Cognex Corporation (NASDAQ: CGNX) did pretty much what it had said it would do in its bumper third quarter. However, on closer inspection, there is one number that suggests its full-year earnings growth is going to be stronger than many think. It's time to look in more detail at the earnings, and the commentary on the earnings call.
Cognex reports record earnings
Readers should note that there is an earnings preview of Cognex on the Motley Fool website that outlines the key things for investors to look for. Now to the numbers:
Third-quarter revenue of $169.4 million vs. analyst expectations of $168.2 million, and internal guidance of $165 million-$170 million.
Third-quarter non-GAAP adjusted diluted EPS of $0.59 vs. analyst expectations of $0.56.
Gross margin of 74% vs. internal expectations of a mid-70% range.
Effective tax rate of 19% vs. internal expectation of 19%.
Fourth-quarter revenue guidance of $111 million-$114 million vs. analyst expectations of $113 million.
Fourth-quarter gross margin guidance as being similar to the third quarter, at 74%.
The revenue is at the top of the internal range and above analyst estimates, while EPS is clearly ahead. Gross margin and the tax rate were in line, and the revenue guidance for the fourth quarter is pretty much in line with analyst expectations. So where is the upside that I mentioned in the lead?
Operating expenses lower than expected
This was always going to be a tricky quarter for expenses, because the company had to service a $60 million contribution from one customer -- a very large order for Cognex that will be a hard comparison to beat next year. In addition, management had already stated its aim to increase its investment in order to service future growth.
However, Cognex did better than expected on operating expenses, and its forecast for the fourth quarter is similarly positive. Going back to the guidance in the previous quarter, Cognex's management had forecast that operating expenses would increase by 25% on a sequential basis in the third quarter, and then decline 12% sequentially in the fourth quarter. As it turned out, operating expenses increased 22%, and the new guidance is for a 15% sequential decline in the fourth quarter. Here is how the old and new guidance plays out.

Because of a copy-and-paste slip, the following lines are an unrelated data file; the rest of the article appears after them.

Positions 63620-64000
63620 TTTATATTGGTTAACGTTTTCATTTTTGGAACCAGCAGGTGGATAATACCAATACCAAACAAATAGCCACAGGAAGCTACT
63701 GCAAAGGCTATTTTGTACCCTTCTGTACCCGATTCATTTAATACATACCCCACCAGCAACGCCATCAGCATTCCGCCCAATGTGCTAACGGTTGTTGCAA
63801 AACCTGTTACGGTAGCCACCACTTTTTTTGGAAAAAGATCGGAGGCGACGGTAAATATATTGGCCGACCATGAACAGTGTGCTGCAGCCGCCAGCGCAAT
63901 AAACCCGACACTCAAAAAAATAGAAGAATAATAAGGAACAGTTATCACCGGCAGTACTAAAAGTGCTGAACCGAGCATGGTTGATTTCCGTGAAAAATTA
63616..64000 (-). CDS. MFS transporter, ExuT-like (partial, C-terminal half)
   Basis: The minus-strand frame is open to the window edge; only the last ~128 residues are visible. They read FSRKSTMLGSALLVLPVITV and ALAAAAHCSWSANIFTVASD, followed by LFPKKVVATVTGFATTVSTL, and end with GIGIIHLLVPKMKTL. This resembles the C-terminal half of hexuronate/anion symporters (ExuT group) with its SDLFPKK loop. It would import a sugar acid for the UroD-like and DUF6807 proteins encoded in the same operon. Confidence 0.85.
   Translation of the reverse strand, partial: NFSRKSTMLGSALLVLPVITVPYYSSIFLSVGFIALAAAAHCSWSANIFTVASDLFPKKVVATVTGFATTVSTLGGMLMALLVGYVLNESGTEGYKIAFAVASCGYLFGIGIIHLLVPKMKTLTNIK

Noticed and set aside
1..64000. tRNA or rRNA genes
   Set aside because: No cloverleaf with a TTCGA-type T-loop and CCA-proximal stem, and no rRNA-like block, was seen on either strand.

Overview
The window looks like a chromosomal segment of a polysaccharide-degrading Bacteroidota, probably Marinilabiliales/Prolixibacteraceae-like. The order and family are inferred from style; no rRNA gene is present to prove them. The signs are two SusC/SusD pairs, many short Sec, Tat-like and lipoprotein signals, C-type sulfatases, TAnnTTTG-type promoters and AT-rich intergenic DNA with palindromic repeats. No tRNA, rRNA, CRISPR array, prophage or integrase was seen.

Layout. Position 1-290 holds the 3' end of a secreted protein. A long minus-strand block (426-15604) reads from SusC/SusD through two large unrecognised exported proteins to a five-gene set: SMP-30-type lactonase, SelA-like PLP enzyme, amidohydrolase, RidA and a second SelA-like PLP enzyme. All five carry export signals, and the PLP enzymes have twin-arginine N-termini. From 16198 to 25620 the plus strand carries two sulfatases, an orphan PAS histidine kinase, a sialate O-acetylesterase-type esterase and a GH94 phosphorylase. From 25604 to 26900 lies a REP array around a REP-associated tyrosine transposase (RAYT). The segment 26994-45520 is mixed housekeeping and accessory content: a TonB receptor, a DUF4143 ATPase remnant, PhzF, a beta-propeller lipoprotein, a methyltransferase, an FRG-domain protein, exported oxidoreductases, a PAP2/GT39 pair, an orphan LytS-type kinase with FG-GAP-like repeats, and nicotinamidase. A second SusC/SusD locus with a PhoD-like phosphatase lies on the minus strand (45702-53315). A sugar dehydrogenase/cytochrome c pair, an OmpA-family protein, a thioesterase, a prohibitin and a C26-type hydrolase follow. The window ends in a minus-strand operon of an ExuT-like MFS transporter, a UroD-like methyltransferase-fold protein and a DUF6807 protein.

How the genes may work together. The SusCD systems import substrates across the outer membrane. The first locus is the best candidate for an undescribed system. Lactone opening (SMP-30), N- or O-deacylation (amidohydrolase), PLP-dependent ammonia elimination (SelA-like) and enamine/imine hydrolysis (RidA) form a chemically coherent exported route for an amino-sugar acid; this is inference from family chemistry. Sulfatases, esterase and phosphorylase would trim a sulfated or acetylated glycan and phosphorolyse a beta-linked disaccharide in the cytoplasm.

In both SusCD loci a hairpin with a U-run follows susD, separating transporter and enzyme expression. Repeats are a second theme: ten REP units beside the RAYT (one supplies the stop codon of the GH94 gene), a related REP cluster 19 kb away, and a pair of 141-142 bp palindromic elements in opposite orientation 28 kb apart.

|Operating Expenses ($k) (Old)||38,668||48,335 Est||42,535 Est|
|Operating Expenses ($k) (New)||38,668||47,059||40,000Est|
In essence, it's an overall decrease in expenses of around $3.8 million from previous expectations, which goes straight into the operating income line. After a 19% tax rate is taken out, the $3 million that's left represents around $0.035 in EPS. It doesn't sound like much, but it's 2.6% of the forecasted full-year EPS of $1.33 in 2014.
Gross margin, currency effects, and ID products
Elsewhere, there were three other numbers of note in the earnings and conference call. First, gross margins are predicted to stay the same, at 74% -- a level lower than the 76.8% recorded in the first quarter. While this is somewhat disappointing, management disclosed that it had some lower-margin surface inspection work expected in the fourth quarter. In other words, it's not an indication of inexorably declining gross margin
Second, CEO, Rob Willett disclosed that the fourth-quarter guidance was taken down by $3 million due to the currency effect of the strengthening dollar -- indicating that Cognex's underlying performance is better than analysts previously expected. Third, analysts asked management whether ID products were continuing to grow at around the 30% rate it had discussed in the past, and management confirmed that this was, indeed, the case.
Cognex's numbers beat on the revenue and earnings lines, and the guidance and commentary were positive. Operating expenses are forecast to be less than previously expected, even as a strong dollar is holding back growth. Meanwhile, Cognex's ID products growth continues as expected. A solid report.
Lee Samaha has no position in any stocks mentioned. The Motley Fool recommends Cognex. The Motley Fool owns shares of Cognex. Try any of our Foolish newsletter services free for 30 days. We Fools may not all hold the same opinions, but we all believe that considering a diverse range of insights makes us better investors. The Motley Fool has a disclosure policy.